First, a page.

2> demo:demo1().
#{a => "A",b => "B"}
3> demo:demo2().
#{a => "A",b => "B"}
4> c("demo.erl",'S').
** Warning: No object file created - nothing loaded **
ok
5>
``````

File: `demo.S`

``````{module, demo}.  %% version = 0

{exports, [{demo1,0},{demo2,0},{module_info,0},{module_info,1}]}.

{attributes, []}.

{labels, 11}.

{function, demo1, 0, 2}.
{label,1}.
{line,[{location,"demo.erl",5}]}.
{func_info,{atom,demo},{atom,demo1},0}.
{label,2}.
{move,{literal,#{a => "A",b => "B"}},{x,0}}.
{get_map_elements,{f,3},{x,0},{list,[{atom,a},{x,1}]}}.
{test,is_eq_exact,{f,3},[{x,1},{literal,"A"}]}.
return.
{label,3}.
{line,[{location,"demo.erl",6}]}.

{function, demo2, 0, 5}.
{label,4}.
{line,[{location,"demo.erl",9}]}.
{func_info,{atom,demo},{atom,demo2},0}.
{label,5}.
{move,{literal,#{a => "A",b => "B"}},{x,0}}.
{get_map_elements,{f,6},{x,0},{list,[{atom,a},{x,1}]}}.
{test,is_eq_exact,{f,6},[{x,1},{literal,"A"}]}.
return.
{label,6}.
{line,[{location,"demo.erl",10}]}.

{function, module_info, 0, 8}.
{label,7}.
{line,[]}.
{func_info,{atom,demo},{atom,module_info},0}.
{label,8}.
{move,{atom,demo},{x,0}}.
{line,[]}.
{call_ext_only,1,{extfunc,erlang,get_module_info,1}}.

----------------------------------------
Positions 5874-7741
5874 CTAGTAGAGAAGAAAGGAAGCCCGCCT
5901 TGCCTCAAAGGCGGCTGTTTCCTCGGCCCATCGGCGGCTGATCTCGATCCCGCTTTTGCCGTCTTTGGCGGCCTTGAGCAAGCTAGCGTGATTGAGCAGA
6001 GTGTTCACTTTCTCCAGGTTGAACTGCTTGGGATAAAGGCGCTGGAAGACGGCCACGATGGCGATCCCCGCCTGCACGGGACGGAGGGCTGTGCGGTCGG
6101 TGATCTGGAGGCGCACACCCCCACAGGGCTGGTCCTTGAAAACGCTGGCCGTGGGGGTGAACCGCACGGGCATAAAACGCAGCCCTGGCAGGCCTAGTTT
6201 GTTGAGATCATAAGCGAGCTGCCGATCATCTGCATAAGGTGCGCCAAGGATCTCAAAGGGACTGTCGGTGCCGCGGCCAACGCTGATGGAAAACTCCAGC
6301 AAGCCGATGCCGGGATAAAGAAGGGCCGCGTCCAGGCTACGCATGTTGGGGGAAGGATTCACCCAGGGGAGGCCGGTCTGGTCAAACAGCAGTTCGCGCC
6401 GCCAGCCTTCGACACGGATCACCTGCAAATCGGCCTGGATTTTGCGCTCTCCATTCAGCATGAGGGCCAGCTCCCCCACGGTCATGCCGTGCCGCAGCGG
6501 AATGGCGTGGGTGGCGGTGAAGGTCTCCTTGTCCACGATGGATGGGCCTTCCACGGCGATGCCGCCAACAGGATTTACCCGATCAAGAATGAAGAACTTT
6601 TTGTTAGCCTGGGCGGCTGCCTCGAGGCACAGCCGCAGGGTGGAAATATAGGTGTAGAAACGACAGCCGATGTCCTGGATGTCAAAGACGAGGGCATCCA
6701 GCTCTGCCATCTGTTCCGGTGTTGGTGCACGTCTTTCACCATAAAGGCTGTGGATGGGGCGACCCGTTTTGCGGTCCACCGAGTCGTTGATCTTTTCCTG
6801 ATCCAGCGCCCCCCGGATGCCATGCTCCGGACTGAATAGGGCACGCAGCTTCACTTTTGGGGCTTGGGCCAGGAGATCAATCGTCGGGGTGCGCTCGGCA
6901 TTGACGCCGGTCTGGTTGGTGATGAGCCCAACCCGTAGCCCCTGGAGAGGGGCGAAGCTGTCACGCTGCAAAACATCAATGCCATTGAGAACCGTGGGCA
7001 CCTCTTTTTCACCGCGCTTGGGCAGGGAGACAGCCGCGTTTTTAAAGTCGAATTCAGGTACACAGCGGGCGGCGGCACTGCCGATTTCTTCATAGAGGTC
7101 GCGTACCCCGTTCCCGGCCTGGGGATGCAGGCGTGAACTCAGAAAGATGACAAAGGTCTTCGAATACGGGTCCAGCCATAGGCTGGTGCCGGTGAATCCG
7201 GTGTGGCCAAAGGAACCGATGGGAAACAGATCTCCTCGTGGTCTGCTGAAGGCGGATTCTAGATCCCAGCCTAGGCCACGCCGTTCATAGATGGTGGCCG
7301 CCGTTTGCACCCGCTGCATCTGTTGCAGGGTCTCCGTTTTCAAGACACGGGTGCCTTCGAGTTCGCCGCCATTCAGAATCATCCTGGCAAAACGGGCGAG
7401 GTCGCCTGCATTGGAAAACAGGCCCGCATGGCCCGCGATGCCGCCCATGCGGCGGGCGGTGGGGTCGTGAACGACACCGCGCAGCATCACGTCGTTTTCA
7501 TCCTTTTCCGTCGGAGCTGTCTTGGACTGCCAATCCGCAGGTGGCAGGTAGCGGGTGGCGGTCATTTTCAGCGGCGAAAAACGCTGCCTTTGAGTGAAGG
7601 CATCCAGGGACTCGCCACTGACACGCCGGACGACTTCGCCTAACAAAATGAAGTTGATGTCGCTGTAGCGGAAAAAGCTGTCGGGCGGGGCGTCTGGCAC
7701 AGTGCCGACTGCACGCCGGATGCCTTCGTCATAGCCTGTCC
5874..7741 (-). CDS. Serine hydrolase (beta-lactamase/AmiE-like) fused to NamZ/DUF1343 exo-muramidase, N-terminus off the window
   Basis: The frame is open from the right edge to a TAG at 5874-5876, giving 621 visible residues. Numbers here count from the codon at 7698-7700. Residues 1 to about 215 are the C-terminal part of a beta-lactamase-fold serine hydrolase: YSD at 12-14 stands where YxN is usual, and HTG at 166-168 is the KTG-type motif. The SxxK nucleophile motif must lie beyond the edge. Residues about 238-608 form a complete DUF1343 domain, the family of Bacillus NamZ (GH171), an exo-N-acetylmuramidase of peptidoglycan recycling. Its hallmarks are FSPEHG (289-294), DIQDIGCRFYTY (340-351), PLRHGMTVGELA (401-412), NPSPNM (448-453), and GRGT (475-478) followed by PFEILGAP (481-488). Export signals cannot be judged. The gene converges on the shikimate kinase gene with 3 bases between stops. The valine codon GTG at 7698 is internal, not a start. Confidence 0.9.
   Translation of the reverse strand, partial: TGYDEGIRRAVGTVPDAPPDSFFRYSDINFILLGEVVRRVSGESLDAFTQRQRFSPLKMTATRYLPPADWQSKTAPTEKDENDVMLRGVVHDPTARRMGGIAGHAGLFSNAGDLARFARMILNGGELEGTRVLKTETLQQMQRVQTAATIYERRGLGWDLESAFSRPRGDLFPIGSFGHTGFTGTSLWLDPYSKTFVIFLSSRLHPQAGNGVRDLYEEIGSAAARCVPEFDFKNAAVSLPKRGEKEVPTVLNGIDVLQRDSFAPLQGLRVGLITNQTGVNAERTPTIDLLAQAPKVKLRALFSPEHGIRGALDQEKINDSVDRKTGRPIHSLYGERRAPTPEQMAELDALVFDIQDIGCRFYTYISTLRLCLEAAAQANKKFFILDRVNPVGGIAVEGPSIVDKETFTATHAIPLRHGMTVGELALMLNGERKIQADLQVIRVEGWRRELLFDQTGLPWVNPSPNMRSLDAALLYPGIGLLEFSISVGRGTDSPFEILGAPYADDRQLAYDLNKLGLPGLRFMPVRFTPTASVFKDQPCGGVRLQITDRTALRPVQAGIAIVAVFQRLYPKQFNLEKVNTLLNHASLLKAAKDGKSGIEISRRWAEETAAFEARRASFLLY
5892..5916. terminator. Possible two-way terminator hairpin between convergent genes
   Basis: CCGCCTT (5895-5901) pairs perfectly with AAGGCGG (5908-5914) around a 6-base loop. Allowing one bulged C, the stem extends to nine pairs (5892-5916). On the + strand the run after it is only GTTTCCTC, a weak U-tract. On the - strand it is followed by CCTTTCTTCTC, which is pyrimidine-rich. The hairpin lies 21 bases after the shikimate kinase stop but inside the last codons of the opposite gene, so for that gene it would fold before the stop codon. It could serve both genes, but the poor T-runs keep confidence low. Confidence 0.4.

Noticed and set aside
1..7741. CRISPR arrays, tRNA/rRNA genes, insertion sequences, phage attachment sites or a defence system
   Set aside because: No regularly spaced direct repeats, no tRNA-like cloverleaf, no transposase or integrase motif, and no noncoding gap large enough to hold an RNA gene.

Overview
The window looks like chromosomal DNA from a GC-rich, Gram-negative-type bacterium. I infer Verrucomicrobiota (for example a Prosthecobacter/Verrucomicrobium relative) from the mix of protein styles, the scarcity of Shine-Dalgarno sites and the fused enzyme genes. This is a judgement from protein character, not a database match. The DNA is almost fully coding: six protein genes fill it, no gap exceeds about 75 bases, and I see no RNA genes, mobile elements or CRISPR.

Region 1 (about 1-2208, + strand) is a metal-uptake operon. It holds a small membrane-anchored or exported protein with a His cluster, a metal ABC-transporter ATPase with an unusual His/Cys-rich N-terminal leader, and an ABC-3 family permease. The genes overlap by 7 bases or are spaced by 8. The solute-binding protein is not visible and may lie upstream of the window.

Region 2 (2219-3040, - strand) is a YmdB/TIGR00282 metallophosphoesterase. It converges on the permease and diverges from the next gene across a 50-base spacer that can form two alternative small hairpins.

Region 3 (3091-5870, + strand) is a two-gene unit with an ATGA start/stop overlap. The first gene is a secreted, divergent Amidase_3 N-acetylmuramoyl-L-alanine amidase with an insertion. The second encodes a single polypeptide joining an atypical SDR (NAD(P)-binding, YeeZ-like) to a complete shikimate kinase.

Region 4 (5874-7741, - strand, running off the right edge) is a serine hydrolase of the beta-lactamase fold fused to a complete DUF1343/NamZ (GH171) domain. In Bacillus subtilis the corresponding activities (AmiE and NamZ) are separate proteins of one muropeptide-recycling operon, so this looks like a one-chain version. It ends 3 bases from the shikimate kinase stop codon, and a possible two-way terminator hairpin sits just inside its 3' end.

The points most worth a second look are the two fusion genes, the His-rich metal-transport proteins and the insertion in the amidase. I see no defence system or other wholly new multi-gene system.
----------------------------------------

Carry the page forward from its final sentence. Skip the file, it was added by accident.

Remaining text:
{function, module_info, 1, 10}.
{label,9}.
{line,[]}.
{func_info,{atom,demo},{atom,module_info},1}.
{label,10}.
{move,{x,0},{x,1}}.
{move,{atom,demo},{x,0}}.
{line,[]}.
{call_ext_only,2,{extfunc,erlang,get_module_info,2}}.
``````

Doesn’t look like those parens had any impact on `demo2` whatsoever (it looks like `A_and_B` was optimized right out because it wasn’t doing anything anyway).

Match Operator = in Patterns
If `Pattern1` and `Pattern2` are valid patterns, then the following is also a valid pattern:

``````Pattern1 = Pattern2
``````

When matched against a term, both `Pattern1` and `Pattern2` will be matched against the term. The idea behind this feature is to avoid reconstruction of terms.

``````a_and_b = %{a: "A"} = %{a: "A", b: "B"}
``````

can be abstracted as

``````Pattern2 = Pattern1 = Term
``````

while

``````(a_and_b = %{a: "A"}) = %{a: "A", b: "B"}
``````

can be abstracted as

``````(Pattern2 = Pattern1) = Term
``````